Pure Regular Expression Engines and Literal Clusters

Richard Wordingham via Unicode unicode at unicode.org
Sun Oct 13 19:10:45 CDT 2019

On Mon, 14 Oct 2019 00:22:36 +0200
Hans Åberg via Unicode <unicode at unicode.org> wrote:

> > On 13 Oct 2019, at 23:54, Richard Wordingham via Unicode
> > <unicode at unicode.org> wrote:

>> Besides invalidating complexity metrics, the issue was what \p{Lu}
>> should match.  For example, with PCRE syntax, GNU grep Version 2.25
>> \p{Lu} matches U+0100 but not <A, U+0300>.  When I'm respecting
>> canonical equivalence, I want both to match [:Lu:], and that's what
>> I do. [:Lu:] can then match a sequence of up to 4 NFD characters.  
> Hopefully some experts here can tune in, explaining exactly what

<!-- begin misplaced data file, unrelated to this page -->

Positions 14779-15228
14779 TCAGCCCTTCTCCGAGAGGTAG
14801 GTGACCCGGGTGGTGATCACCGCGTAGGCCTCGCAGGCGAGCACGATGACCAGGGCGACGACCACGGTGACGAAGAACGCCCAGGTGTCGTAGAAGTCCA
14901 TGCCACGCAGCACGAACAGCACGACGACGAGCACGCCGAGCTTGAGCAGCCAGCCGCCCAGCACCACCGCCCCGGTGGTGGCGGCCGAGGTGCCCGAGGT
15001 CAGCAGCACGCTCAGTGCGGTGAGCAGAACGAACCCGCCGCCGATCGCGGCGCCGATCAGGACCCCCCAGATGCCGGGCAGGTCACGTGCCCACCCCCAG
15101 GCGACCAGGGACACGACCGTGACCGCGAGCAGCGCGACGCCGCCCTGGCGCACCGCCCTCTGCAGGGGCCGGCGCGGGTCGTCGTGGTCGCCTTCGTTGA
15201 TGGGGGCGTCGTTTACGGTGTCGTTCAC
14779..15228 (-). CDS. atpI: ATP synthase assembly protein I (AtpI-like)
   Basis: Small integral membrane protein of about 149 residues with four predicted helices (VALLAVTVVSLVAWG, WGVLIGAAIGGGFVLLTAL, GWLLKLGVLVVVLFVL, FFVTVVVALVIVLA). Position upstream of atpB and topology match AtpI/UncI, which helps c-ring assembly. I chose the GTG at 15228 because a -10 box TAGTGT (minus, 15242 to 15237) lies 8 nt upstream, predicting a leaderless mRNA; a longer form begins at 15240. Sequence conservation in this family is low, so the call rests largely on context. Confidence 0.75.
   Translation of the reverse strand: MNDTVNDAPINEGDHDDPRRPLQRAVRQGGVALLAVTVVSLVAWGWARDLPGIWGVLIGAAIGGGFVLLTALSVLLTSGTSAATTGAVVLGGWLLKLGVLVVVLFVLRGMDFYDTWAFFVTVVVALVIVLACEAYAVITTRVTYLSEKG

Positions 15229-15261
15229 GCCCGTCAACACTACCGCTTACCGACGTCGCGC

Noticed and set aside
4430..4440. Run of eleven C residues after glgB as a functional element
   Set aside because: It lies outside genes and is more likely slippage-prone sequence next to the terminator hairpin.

> regular expressions they have in mind.

The best indication lies at
(2008), which is the last version before support for canonical
equivalence was dropped as a requirement.

It's not entirely coherent, as the authors don't seem to find an
expression like


a natural thing to use, as the second factor is mostly sequences of
non-starters.  At that point, I would say they weren't expecting
\p{Lu} to not match  <A, U+0300>, as they were still expecting  [ä] to
match both "ä" and "a\u0308".

They hadn't given any thought to [\p{L}&&\p{isNFD}]\p{gcb=extend}*, and
were expecting normalisation (even to NFC) to be a possible cure.  They
had begun to realise that converting expressions to match all or none
of a set of canonical equivalents was hard; the issue of non-contiguous
matches wasn't mentioned.

When I say 'hard', I'm thinking of the problem that concatenation may
require dissolution of the two constituent expressions and involve the
temporary creation of 54-fold (if text is handled as NFD) or 2^54-fold
(no normalisation) sets of extra states.  That's what's driven me to
write my own regular expression engine for traces.



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